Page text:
But trends can also have their place, providing business leaders with the opportunity to reach new audiences and freshen up their marketing. That said, how is a business leader to know when it’s appropriate to hop on a trend and when it’s not? To shed some light, top business leaders from Rolling Stone Culture Council offer their perspective on the issue, each discussing one tip they’d offer fellow business leaders for how to determine whether a trend will benefit your business or detract from it.

Go With Your Gut

Trends are well and good, but always stay true to yourself. Ultimately, following trends should depend on your business goals and whether the trends align with them. So, go with your gut and do what feels right for you, your values and your business. – Mark Paulda, Mark Paulda & Co

Ensure It Benefits Your Brand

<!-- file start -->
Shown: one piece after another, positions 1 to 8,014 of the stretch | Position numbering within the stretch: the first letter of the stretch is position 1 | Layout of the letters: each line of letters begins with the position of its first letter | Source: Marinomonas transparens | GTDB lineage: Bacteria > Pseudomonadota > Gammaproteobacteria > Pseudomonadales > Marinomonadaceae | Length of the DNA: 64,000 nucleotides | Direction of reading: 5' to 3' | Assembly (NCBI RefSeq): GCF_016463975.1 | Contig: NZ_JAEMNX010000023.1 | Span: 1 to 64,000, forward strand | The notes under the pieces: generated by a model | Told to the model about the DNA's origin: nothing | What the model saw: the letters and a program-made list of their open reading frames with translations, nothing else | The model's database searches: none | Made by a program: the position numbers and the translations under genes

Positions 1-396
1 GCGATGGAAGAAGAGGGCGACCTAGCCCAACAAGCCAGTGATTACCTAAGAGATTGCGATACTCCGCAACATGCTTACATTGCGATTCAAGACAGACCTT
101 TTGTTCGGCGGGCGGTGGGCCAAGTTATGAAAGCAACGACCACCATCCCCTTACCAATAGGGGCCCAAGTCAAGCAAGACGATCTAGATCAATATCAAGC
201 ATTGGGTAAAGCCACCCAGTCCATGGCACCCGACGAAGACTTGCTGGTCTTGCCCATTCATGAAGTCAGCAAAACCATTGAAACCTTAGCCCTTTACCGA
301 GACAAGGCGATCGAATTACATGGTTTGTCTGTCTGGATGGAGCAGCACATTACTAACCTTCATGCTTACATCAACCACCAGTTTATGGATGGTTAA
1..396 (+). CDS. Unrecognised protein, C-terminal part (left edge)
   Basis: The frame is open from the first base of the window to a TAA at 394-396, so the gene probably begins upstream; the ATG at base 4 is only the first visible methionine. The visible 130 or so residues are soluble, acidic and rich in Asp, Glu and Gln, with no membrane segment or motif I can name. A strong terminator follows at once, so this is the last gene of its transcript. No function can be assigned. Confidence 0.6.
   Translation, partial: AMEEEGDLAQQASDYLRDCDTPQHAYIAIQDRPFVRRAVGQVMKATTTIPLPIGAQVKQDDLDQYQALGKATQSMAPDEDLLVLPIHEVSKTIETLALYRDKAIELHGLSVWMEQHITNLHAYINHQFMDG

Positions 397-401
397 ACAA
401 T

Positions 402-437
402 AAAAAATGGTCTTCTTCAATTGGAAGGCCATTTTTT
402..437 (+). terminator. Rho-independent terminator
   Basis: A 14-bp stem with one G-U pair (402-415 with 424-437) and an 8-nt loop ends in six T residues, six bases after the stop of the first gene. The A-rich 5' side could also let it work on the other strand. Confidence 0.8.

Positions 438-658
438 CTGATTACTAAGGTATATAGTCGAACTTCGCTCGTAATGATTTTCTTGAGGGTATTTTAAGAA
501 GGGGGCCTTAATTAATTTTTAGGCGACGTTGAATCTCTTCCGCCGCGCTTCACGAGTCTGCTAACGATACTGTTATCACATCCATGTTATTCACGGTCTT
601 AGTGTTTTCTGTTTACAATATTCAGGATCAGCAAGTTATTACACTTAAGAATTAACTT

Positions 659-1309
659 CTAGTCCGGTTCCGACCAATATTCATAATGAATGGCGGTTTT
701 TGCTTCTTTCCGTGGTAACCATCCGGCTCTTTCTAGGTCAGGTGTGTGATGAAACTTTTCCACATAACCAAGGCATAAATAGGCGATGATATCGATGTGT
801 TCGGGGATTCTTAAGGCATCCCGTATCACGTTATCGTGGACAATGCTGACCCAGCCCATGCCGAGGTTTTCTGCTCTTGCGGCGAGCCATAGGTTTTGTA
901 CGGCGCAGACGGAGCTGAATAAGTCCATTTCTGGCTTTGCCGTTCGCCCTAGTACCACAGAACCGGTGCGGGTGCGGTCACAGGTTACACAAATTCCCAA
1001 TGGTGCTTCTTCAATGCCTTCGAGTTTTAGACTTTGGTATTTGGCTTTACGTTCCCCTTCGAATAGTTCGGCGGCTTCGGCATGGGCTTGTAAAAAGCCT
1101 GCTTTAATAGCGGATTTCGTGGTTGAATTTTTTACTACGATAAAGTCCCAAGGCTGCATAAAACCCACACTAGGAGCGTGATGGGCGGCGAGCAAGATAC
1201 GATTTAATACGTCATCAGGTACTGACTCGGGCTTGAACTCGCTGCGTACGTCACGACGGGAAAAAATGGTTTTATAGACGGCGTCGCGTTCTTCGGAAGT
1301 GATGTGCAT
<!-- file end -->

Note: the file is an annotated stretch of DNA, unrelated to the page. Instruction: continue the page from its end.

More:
If the trend benefits your business and the direction you’re heading in, I say go for it. More importantly, don’t feel the need to adopt a trend just because it’s new and fresh. Brand alignment is key. – Karina Michel Feld, Tallulah Films

Ask if It Resonates With Your Customers

Assess the trend’s relevance to your audience and brand values. Whether it’s memes or broader consumer trends, only adopt them if they resonate with your customers. Quick adoption is crucial if the trend aligns, but if not, skipping ensures you stay authentic to your brand and maintain focus on what genuinely interests your target audience. – Dan Serard, Cannabis Creative Group

Consider the Trend’s ‘Why’